Future Skills Centre boosts upskilling for new technology in key economic sectors with $14 million investment
October 13, 2021 – The Future Skills Centre (FSC) today announces seven key partnerships with employers and industry groups to support skills development and research in sectors of the economy that are either at high risk of automation or that will be key to Canada’s future success and integral to recovery.
In line with the organization’s strategic focus to test approaches that anticipate and address labour market disruption, an investment of $14 million into these employer-led initiatives will bolster the workforce in priority sectors — by equipping workers with the skills they need to adapt to future technological changes and economic shocks, as well as reskilling and upskilling for new and emerging jobs in specific sectors and regions.
A vital component of these projects is to ensure skills training is relevant and accessible to diverse groups including women, racialized groups, and people with essential skills gaps. Programs will focus not only on technical training but also on building social and emotional skills and resilience.
- AGRICULTURE: The Canadian Agricultural Human Resources Council is tackling persistent and growing labour shortages by developing a national workforce strategy that outlines a vision and plan to enhance the sector’s vitality in future ($1.88 million);
- BIO-ECONOMY: BioTalent Canada is building tools and resources, including a roadmap of practices and technologies from biotech companies that successfully pivoted during the pandemic, to prepare the industry for future unexpected shocks ($1.15 million);
- HEALTH CARE: The Michener Institute of Education at UHN is enhancing training on specific skills related to foot care for patients with diabetes, an area of health care where job numbers are expected to grow exponentially in the years ahead ($3 million);
- PUBLIC ADMINISTRATION: The Professional Institute of the Public Service of Canada is linking public service professionals to skill development opportunities to meet changing skill needs due to the increased use of automation, AI and technology ($2.5 million);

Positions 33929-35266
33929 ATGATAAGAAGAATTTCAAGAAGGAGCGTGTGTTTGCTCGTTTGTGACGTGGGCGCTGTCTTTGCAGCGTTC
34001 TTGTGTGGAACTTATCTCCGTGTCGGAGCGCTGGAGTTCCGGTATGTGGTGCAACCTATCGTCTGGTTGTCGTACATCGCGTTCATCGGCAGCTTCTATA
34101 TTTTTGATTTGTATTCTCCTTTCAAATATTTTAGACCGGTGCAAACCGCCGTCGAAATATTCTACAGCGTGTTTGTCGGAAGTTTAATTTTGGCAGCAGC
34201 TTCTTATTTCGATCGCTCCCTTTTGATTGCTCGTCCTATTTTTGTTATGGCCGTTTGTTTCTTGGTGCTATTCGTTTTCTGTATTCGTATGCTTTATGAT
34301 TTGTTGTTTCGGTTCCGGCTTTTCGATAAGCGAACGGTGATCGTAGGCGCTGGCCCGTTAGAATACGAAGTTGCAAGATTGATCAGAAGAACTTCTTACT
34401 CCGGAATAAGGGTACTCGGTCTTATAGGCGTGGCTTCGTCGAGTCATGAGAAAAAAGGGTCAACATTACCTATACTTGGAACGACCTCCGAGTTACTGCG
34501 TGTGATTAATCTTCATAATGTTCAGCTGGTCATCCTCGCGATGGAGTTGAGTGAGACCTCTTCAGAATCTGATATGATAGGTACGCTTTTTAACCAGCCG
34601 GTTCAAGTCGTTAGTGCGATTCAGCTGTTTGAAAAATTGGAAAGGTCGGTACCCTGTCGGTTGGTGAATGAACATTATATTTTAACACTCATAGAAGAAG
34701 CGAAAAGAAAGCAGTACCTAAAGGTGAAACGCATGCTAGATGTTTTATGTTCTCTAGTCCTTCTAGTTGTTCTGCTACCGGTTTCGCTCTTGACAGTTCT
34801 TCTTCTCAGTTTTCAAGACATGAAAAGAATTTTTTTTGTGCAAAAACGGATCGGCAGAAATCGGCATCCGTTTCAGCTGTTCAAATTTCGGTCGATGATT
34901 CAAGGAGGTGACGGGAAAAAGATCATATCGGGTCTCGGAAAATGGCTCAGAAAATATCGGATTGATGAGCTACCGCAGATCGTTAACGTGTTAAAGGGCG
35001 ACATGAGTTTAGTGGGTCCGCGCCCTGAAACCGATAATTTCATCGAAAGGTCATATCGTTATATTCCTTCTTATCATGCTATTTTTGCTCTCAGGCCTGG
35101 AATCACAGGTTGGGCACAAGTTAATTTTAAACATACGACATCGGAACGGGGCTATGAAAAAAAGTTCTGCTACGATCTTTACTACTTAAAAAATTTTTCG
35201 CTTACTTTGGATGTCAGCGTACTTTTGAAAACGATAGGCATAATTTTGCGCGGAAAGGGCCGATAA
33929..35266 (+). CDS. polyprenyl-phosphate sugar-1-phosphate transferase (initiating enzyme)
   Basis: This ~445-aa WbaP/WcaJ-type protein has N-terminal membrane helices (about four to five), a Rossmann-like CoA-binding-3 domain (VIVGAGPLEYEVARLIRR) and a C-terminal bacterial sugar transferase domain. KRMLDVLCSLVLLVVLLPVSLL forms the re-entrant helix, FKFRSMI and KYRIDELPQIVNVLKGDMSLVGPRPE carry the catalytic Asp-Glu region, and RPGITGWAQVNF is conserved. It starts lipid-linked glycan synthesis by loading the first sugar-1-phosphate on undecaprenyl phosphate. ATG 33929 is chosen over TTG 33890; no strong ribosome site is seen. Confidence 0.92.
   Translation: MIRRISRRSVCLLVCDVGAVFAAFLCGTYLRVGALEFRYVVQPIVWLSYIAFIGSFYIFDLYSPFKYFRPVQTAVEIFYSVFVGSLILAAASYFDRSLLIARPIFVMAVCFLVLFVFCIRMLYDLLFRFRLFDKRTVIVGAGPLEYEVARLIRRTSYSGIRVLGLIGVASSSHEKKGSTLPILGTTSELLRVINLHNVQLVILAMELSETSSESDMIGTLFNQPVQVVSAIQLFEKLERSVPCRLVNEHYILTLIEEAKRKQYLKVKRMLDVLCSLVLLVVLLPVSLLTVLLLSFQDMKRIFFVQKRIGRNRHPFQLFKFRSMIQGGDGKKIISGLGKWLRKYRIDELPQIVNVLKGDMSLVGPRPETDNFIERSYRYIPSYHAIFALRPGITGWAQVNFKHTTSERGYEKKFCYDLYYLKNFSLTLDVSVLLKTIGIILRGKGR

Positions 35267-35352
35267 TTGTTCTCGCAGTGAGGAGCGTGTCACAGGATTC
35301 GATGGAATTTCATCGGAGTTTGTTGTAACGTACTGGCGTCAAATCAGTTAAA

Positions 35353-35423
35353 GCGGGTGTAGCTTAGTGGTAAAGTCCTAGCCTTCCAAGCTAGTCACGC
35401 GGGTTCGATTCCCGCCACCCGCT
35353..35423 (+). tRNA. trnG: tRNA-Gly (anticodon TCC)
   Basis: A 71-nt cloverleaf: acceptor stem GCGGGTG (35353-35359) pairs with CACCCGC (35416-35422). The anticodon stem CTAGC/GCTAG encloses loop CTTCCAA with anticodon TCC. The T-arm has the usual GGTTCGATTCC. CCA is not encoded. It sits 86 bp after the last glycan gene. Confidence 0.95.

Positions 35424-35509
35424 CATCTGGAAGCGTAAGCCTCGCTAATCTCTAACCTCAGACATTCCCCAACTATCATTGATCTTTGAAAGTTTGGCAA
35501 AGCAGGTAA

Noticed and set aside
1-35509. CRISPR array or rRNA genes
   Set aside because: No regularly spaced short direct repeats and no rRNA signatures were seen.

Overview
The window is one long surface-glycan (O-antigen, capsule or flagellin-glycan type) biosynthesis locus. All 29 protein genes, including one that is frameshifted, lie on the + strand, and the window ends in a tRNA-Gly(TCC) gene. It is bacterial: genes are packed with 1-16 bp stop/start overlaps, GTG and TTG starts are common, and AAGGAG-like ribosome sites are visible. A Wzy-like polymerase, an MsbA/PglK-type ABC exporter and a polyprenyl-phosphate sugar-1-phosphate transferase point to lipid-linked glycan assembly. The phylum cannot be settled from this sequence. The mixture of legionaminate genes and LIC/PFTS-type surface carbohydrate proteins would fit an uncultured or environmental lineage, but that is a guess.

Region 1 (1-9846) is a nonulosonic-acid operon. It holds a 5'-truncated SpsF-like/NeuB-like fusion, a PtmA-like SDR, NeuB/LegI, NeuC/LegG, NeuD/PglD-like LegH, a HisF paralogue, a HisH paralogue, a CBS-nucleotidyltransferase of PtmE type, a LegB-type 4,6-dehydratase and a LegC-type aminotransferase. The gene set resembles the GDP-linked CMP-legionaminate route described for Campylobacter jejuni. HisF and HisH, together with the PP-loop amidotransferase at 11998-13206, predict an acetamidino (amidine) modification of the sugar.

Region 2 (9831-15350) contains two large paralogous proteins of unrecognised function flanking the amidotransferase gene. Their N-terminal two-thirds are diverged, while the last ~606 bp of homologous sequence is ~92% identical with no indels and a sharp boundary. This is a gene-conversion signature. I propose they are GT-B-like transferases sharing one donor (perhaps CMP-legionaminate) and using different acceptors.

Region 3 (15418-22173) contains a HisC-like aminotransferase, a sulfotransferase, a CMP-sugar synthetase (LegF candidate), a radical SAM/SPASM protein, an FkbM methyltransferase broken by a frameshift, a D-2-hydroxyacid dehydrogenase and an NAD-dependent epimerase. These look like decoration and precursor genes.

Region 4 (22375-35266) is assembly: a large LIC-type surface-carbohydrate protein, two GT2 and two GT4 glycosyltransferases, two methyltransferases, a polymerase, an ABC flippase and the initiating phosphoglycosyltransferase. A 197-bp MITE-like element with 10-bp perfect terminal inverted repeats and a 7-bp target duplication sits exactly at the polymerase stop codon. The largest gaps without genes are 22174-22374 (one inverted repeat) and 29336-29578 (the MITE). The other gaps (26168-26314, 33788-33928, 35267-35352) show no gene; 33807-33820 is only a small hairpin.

- FISHERIES AND OCEANS: ECO Canada is supporting skills development and the growth of the “blue economy” of jobs, including ocean technology, offshore resources, shipping and marine renewables ($1 million).
- STARTUPS AND SMEs: Dalhousie University and its partners aim to grow the pipeline of Canadian entrepreneurs and mentors by offering in-person workshops and on-demand training on resilience, performance, and an innovation mindset ($2.9 million);
- IT/CYBERSECURITY: Rogers Cybersecure Catalyst delivers a rigorous and transformative cybersecurity training program to people traditionally underrepresented in a field currently facing a labour shortage ($1.8 million).
We’re working with businesses and sectors across the country to address the need for new and different skills, since we know that skills must be at the centre of any solution to transform the workforce. We must also ensure that our efforts to advance an economic recovery are inclusive and tailored to the needs of vulnerable populations, who will increasingly face disruption and require support. Investing in tools and resources to upskill and reskill all of these parts of the workforce will be a ‘win-win-win’ for business, workers and equity.– Pedro Barata, Executive Director, Future Skills Centre
- These projects add to a growing portfolio of initiatives in 20+ sectors, including the hard hit tourism and hospitality industry.
- FSC recently expanded funding for 10 projects that have shown early signs of success and the potential for wider impact.
- To date, FSC has invested $153.7 million in over 140 projects across the country. The centre recently announced support for 65 projects to help shock-proof the workforce.
About the Future Skills Centre
The Future Skills Centre (FSC) is a forward-thinking centre for research and collaboration dedicated to preparing Canadians for employment success. We believe Canadians should feel confident about the skills they have to succeed in a changing workforce. As a pan-Canadian community, we are collaborating to rigorously identify, test, measure, and share innovative approaches to assessing and developing the skills Canadians need to thrive in the days and years ahead. The Future Skills Centre was founded by a consortium whose members are Ryerson University, Blueprint, and The Conference Board of Canada, and is funded by the Government of Canada’s Future Skills Program.
Future Skills Centre